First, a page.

There can be no doubt that many of these chains found a great deal of success in this market segment.  They built restaurants that seat hundreds in upscale shopping and tourist areas around the country.  Their scope leads to a multiplier effect of sorts.  A guest that loves the location in their city will often entertain business guests at another location while traveling to a different city.  The couple that got engaged at a restaurant in one city will eat at the same chain in a different city on their honeymoon.  In time, their largess became their best marketing.

This lead to a push for continued growth.  As new locations began popping up in smaller cities and suburbs, they were viewed as ways to introduce a larger audience to the concept.  These locations were seen to have the added benefit of driving sales to other locations as well.  The beginning and middle of the last decade represented a boom for these restaurants.  Easy credit to the companies fueled a building boom.  Easy credit to consumers fueled the ability to dine at these restaurants.  Analysts predicted their continued growth and stock prices shot up.

That was until all the credit dried up.  In part two, I will address how “aspirational dining” concepts addressed the economic downturn.  How do these chains survive when frugality becomes a virtue again?  Will their short-term solutions actually lead to their long-term demise?  Will the chains ever return to their former stature or will they be relegated to the upscale casual market segment as many before them have been?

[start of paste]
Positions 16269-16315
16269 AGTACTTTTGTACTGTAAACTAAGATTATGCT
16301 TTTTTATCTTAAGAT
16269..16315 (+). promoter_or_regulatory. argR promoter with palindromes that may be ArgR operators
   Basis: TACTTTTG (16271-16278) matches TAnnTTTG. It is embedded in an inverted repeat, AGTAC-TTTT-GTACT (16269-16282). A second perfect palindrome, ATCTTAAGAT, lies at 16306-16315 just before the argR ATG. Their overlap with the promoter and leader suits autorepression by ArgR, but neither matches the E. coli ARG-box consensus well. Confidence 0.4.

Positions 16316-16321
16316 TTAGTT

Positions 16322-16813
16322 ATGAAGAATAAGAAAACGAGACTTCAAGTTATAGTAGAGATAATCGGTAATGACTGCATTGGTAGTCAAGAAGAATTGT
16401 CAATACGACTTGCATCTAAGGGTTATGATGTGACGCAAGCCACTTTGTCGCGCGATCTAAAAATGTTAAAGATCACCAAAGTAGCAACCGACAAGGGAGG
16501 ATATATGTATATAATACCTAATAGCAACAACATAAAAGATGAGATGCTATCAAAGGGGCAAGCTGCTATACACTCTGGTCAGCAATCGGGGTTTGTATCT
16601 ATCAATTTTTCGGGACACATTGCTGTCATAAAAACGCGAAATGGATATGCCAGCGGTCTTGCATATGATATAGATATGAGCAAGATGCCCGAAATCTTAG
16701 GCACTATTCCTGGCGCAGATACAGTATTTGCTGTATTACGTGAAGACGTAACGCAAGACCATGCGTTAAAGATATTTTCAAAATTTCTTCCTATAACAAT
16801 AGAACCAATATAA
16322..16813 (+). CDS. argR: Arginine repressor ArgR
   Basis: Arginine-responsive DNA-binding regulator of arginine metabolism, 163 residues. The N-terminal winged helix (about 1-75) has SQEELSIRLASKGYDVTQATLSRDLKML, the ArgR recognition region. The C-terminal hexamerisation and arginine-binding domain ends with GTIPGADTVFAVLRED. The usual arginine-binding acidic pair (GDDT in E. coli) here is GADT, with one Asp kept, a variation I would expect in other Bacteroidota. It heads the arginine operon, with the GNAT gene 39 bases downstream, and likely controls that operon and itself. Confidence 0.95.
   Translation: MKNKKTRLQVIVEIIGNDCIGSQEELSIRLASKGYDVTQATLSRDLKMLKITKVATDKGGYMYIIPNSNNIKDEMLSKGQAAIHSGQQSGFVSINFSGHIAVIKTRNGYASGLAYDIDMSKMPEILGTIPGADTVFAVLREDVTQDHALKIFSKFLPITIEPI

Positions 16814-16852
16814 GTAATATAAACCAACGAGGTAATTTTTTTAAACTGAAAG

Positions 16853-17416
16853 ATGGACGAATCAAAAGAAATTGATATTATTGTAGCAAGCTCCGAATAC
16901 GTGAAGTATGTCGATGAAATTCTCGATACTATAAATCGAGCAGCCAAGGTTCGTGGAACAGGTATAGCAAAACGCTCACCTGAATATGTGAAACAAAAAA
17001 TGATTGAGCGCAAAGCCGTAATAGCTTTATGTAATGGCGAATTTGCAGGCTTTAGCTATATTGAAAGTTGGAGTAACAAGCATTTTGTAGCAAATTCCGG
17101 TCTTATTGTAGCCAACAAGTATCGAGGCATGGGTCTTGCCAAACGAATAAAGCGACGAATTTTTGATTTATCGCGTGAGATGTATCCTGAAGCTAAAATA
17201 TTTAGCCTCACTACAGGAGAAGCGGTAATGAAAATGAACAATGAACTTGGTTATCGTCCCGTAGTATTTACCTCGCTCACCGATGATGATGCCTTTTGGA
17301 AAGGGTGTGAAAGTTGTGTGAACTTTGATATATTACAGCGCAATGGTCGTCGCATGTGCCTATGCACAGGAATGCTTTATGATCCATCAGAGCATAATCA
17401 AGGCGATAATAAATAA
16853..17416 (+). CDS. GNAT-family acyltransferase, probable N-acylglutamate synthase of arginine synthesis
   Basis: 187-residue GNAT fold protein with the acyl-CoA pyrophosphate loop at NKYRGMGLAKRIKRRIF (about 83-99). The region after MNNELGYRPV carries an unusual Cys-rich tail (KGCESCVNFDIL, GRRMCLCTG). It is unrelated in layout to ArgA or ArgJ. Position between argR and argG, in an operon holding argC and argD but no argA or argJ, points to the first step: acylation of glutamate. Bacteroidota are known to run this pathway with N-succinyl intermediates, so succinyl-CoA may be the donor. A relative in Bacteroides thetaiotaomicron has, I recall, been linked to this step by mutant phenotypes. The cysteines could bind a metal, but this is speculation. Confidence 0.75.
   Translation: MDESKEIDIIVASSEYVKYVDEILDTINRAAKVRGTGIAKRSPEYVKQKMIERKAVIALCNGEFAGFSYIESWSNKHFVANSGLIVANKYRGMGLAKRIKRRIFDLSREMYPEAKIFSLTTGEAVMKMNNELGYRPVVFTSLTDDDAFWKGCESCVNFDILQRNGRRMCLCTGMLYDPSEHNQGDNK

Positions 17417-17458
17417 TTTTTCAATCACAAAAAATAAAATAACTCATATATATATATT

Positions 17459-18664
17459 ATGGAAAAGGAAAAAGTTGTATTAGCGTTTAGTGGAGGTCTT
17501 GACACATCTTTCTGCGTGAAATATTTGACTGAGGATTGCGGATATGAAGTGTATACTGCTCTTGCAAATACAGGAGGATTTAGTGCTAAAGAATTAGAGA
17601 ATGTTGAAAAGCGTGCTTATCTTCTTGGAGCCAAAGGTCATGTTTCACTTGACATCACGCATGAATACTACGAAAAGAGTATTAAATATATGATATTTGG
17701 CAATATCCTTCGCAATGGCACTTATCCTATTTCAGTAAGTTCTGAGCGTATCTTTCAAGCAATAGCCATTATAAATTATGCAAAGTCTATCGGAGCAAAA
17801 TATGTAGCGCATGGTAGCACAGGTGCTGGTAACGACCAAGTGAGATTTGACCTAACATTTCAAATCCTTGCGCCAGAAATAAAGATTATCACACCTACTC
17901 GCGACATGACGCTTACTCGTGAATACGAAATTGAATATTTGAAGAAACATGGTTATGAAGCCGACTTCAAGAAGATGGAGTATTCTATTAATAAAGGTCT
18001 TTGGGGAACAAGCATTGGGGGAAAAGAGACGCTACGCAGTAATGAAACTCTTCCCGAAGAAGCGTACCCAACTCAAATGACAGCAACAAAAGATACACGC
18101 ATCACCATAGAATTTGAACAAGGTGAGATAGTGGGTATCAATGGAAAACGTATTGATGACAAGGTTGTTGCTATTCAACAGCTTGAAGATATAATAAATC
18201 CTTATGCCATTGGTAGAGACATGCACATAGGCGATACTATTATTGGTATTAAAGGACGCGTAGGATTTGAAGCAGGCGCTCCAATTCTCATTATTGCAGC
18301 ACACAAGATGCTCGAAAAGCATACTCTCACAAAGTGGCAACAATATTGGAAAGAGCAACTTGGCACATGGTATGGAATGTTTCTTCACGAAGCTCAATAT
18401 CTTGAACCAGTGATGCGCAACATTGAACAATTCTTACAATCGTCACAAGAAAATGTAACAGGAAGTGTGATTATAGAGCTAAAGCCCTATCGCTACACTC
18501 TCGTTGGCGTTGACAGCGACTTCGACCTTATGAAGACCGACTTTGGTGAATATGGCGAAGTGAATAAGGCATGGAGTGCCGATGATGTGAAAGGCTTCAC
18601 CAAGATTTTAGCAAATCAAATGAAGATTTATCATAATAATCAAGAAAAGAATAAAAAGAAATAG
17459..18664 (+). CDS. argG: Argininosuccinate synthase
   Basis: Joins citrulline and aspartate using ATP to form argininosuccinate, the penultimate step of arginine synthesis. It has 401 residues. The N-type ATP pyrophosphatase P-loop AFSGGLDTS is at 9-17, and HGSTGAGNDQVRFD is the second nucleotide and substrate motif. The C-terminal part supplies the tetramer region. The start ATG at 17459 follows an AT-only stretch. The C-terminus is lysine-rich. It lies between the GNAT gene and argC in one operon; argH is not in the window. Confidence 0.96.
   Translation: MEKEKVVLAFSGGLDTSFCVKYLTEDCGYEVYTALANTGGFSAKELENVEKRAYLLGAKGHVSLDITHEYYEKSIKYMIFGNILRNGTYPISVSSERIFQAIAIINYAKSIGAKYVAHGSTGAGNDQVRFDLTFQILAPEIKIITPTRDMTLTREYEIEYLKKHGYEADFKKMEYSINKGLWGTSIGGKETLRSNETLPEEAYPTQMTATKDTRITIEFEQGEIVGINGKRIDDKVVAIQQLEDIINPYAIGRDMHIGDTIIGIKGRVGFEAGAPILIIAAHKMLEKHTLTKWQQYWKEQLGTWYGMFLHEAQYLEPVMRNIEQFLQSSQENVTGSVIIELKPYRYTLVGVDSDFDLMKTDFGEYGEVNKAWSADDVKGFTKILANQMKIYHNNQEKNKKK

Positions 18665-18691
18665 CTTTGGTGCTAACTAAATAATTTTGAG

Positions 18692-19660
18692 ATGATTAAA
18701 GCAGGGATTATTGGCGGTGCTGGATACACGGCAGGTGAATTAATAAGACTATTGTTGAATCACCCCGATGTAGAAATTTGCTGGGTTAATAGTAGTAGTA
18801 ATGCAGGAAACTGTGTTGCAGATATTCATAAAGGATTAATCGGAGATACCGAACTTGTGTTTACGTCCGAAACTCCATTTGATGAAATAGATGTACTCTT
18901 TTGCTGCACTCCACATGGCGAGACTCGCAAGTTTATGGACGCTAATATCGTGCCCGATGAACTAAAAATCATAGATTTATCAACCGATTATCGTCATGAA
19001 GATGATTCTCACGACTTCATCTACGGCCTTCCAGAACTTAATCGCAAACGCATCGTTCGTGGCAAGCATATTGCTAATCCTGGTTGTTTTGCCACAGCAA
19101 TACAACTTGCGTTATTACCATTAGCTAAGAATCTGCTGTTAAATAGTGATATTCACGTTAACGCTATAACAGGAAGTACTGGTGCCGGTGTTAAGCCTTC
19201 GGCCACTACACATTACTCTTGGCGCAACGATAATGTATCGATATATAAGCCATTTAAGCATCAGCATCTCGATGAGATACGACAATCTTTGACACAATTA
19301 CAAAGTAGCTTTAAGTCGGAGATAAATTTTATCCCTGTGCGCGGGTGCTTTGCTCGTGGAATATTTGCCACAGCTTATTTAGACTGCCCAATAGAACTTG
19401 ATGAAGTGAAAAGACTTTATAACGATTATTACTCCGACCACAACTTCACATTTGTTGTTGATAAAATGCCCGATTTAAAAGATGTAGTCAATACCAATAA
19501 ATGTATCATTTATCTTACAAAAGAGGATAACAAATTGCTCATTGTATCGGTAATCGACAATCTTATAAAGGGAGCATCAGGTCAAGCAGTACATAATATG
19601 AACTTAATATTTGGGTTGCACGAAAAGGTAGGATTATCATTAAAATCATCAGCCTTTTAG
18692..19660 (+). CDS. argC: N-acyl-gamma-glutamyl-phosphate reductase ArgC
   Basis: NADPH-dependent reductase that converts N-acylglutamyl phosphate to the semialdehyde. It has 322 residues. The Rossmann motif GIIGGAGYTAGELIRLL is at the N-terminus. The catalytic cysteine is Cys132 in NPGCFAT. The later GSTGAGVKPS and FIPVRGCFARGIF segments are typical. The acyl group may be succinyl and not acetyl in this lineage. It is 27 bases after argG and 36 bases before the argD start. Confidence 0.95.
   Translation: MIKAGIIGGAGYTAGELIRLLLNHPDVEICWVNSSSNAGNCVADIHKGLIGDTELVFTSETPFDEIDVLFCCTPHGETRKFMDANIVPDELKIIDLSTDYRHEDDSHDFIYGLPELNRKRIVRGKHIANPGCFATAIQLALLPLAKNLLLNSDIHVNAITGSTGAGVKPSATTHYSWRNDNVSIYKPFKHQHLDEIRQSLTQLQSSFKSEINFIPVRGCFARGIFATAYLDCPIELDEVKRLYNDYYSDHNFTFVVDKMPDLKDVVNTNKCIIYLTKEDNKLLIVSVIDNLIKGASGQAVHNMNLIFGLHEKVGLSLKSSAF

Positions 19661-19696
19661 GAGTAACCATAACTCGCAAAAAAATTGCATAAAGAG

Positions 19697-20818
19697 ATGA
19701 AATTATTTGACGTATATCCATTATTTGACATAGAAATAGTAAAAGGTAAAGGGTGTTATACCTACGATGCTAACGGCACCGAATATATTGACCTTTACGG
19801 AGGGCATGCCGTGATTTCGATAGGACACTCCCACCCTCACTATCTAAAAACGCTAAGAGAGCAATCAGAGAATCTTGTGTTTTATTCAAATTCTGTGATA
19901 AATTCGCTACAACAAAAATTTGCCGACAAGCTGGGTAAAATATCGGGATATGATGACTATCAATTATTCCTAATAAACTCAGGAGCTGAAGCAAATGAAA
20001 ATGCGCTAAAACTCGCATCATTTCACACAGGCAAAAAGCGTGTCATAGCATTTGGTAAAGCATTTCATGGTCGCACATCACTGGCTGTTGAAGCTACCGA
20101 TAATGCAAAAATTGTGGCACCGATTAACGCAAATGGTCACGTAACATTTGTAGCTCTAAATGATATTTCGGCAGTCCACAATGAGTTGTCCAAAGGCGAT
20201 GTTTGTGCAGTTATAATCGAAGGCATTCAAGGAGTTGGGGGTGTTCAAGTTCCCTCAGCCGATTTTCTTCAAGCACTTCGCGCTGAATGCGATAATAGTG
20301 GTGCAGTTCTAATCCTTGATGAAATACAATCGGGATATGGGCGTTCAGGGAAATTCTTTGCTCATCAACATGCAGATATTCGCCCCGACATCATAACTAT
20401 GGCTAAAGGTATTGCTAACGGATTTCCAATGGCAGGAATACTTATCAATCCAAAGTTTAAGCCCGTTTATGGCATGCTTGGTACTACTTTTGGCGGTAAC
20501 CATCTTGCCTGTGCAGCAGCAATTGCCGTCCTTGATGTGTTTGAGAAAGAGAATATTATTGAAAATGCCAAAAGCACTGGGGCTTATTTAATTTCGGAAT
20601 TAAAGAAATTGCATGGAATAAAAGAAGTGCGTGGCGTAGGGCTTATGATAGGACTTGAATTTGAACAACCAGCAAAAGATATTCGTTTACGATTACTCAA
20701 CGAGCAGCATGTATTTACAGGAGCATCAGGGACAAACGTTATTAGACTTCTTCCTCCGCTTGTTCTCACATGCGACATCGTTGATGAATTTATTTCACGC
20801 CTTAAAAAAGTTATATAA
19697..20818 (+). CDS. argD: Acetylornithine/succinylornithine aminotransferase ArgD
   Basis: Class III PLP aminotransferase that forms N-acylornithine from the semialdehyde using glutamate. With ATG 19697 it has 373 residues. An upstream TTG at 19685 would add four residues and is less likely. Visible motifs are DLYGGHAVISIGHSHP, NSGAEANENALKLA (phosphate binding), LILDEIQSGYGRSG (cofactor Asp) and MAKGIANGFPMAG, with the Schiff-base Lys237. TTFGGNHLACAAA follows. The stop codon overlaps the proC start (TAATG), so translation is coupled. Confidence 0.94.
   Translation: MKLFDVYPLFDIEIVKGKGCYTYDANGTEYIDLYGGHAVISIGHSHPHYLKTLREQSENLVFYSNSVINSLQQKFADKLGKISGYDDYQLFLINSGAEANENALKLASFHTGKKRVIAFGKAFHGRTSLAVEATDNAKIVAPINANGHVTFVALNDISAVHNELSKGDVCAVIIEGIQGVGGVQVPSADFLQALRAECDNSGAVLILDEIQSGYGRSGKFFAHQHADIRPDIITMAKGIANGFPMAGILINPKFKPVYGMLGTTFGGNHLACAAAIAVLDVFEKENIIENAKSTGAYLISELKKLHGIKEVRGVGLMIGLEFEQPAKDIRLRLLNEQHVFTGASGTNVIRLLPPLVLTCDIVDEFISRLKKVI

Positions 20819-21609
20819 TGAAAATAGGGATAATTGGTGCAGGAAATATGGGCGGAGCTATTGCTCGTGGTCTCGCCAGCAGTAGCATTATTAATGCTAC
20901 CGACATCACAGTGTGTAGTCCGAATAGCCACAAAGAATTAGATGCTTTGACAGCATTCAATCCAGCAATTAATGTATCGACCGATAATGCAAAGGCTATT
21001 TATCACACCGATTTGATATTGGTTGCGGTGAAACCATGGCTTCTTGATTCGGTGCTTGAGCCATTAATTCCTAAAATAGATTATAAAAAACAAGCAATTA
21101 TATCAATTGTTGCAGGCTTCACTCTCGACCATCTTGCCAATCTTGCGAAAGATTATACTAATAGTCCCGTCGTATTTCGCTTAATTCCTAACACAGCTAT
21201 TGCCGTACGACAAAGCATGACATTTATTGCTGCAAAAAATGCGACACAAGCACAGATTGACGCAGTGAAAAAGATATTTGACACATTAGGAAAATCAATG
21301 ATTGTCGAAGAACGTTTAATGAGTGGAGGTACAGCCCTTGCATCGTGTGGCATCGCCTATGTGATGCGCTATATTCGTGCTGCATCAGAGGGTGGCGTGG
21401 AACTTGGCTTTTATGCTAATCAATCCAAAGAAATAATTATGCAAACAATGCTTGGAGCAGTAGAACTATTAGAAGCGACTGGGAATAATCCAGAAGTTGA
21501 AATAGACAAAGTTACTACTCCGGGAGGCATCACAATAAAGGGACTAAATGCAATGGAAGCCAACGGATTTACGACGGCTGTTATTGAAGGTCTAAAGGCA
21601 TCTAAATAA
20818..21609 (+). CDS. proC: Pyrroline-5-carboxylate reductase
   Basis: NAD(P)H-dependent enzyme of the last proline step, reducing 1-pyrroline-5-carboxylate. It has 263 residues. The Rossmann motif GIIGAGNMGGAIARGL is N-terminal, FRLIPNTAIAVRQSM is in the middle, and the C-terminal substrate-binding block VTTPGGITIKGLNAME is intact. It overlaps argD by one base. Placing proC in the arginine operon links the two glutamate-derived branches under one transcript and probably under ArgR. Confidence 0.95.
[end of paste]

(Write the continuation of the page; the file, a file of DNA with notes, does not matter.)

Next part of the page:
In the meantime, what are your thoughts on this segment?  Which brand did you have in your head while you read this post?  These are generic observations about a market segment comprised of many different restaurant concepts.  Which one would you call “aspirational”?  Do you have picks for which ones will survive or which will be the first to fail?  The comments are open for you.  Come back tomorrow to see my predictions on the future of this market segment.

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About David Hayden

David Hayden is a restaurant marketing and training consultant based in Kansas City, MO. He writes a series of 9 blogs collectively known as The Hospitality Formula Network and is the author of "Tips2: Tips For Improving Your Tips" and "Building Your Brand With Facebook"

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  • http://jjsinkck.blogspot.com jjskck

    When you said “premium steaks and seafood”, Capital Grille and Chart House were the chains that came to mind for me. They’re usually located in a high-traffic, touristy area where you would expect a majority of the patrons to be visitors and businessfolk.

    Really, “aspirational” depends on where you’re at on the money ladder: as a teenager, my family’s “special” dinners were at Applebee’s.

    • http://tipsfortips.wordpress.com tipsfortips

      This is true as well. If you make $40k a year, a $100 meal is proportionately the same as a $1000 meal to someone who makes $400k. My family went to Red Lobster for mom’s birthday when I was a kid. I remember telling my high school sweetheart to get dressed up and I was going to take her for a nice meal. She was unimpressed as we were the two most overdressed people in the Red Lobster lobby. I wonder how much of that was perception as a child and how much was them changing their concept.